Ben Charles Edwards, a former photographer, is an emerging British director with a fearless approach to filmmaking. As a photographer, his work was exhibited at the Russian Museum of Modern Art, and this experience that led him into a visual fantastic concept of cinema. It was all based on a concept of post-human existence. Ben took his model to an air field just outside London and dressed her up in tin foil like an alien and shot her in front of the big spaceships landing. He called it the ‘Mean Green Mama From Out Of Space’.
In early 2012, Charles Edwards joined Sadie Frost to direct a 10-minute short film, starring Rudy Law (son of Sadie Frost and Jude Law). Suzie Lovitt is a quirky, avant-garde film. Frost continued to produce and perform in Charles Edwards’ films. The following year, she won Best Actress Award at The Hollywood Independent Film Festival for her role in the short movie Dotty, also written and directed by Charles Edwards. Most recently, he launched his feature debut called Set The Thames on Fire (2016), that portrays a grotesque retro-Dickensian dystopian London – click here in order to read our review of the film.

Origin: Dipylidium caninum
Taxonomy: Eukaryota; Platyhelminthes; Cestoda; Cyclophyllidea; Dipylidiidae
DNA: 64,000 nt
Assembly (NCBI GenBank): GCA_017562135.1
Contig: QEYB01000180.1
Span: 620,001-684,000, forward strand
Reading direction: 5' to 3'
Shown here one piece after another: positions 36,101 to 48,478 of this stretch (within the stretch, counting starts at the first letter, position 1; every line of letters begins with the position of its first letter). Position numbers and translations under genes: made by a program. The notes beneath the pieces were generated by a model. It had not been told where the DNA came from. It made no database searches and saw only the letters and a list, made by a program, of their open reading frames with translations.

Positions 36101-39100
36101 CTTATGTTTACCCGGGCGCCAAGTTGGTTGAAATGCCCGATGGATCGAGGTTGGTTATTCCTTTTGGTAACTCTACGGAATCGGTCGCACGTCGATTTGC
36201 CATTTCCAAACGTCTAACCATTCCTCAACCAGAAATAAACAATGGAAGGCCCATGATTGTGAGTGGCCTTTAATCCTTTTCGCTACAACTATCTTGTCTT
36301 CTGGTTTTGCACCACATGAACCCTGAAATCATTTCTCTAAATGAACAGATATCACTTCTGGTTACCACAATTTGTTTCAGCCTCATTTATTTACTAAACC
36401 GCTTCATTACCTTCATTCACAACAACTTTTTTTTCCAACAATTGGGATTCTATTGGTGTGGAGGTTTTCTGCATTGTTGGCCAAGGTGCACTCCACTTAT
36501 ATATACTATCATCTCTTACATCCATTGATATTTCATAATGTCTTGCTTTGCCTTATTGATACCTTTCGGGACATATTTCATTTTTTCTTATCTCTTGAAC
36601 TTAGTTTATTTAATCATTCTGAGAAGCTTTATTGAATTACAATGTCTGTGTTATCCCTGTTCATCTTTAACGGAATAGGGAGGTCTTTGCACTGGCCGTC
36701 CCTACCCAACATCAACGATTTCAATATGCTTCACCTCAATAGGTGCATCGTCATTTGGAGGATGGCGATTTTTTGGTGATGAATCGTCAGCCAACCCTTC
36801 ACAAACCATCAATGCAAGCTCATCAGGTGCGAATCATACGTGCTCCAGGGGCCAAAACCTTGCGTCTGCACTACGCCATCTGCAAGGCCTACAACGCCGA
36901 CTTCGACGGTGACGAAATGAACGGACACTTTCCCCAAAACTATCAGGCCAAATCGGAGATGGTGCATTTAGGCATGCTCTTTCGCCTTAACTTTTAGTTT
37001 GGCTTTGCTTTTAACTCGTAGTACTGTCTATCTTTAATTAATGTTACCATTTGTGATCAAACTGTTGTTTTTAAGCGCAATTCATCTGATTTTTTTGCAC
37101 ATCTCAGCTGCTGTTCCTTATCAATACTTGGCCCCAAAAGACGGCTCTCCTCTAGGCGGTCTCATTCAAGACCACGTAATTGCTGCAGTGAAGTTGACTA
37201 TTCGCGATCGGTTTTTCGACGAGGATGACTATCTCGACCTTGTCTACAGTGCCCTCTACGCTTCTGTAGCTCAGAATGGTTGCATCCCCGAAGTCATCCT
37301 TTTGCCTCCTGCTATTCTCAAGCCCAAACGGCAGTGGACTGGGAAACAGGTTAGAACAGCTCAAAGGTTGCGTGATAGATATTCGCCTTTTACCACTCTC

Ben Charles Edwards seeks an aesthetically and geometrically precise frame in his films. His perfectionism finds truce with his collaborators, including the make-up artists, the scriptwriter, the composer and the set designer, who all sing in unison towards a very fine and accurate composition. Set The Thames on Fire is a proper example that cinema is a collective form of art, and not an auteur product. Director of photography Sérgio Delgado (Pan’s Labyrinth, 2006) reveals the artificial side of a futuristic London, translating it into a formal accuracy closer to the best films by Peter Greenaway and Terry Gilliam.
Al Joshua wrote the script and the score for Set The Thames on Fire, a suitable complement to Charles Edwards’ storytelling. You can get in touch with Ben via his personal website here or the portal for Set The Thames on Fire.